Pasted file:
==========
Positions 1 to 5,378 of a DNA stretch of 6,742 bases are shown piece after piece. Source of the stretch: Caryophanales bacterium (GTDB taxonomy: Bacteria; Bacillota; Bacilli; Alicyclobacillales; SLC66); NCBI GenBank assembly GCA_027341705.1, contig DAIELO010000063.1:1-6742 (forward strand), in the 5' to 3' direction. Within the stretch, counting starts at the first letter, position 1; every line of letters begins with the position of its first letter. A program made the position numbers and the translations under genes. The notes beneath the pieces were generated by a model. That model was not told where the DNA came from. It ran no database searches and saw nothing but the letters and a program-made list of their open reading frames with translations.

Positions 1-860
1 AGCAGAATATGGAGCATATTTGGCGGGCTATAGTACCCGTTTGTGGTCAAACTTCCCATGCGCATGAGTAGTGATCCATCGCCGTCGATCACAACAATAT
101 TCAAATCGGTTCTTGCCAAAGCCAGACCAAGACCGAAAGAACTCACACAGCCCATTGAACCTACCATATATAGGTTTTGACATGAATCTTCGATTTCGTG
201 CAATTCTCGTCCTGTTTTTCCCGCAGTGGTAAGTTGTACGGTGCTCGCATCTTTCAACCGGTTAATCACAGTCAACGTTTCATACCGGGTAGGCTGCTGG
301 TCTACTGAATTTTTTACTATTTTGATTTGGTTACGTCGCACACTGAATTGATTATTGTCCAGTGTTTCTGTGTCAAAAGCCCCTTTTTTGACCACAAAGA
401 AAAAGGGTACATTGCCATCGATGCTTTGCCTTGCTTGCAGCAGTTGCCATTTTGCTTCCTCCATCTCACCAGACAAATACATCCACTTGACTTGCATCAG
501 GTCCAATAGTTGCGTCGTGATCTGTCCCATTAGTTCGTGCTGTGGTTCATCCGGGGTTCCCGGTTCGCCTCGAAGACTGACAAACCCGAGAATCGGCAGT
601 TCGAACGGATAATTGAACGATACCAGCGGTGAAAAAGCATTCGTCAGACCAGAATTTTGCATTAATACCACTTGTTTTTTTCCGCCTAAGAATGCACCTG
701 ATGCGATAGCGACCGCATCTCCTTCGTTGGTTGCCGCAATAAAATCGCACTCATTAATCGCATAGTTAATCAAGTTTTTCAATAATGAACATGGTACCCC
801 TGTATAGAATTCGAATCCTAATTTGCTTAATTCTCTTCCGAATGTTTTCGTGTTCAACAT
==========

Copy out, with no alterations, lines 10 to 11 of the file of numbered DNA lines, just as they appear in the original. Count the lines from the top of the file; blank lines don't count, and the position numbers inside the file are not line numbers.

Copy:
701 ATGCGATAGCGACCGCATCTCCTTCGTTGGTTGCCGCAATAAAATCGCACTCATTAATCGCATAGTTAATCAAGTTTTTCAATAATGAACATGGTACCCC
801 TGTATAGAATTCGAATCCTAATTTGCTTAATTCTCTTCCGAATGTTTTCGTGTTCAACAT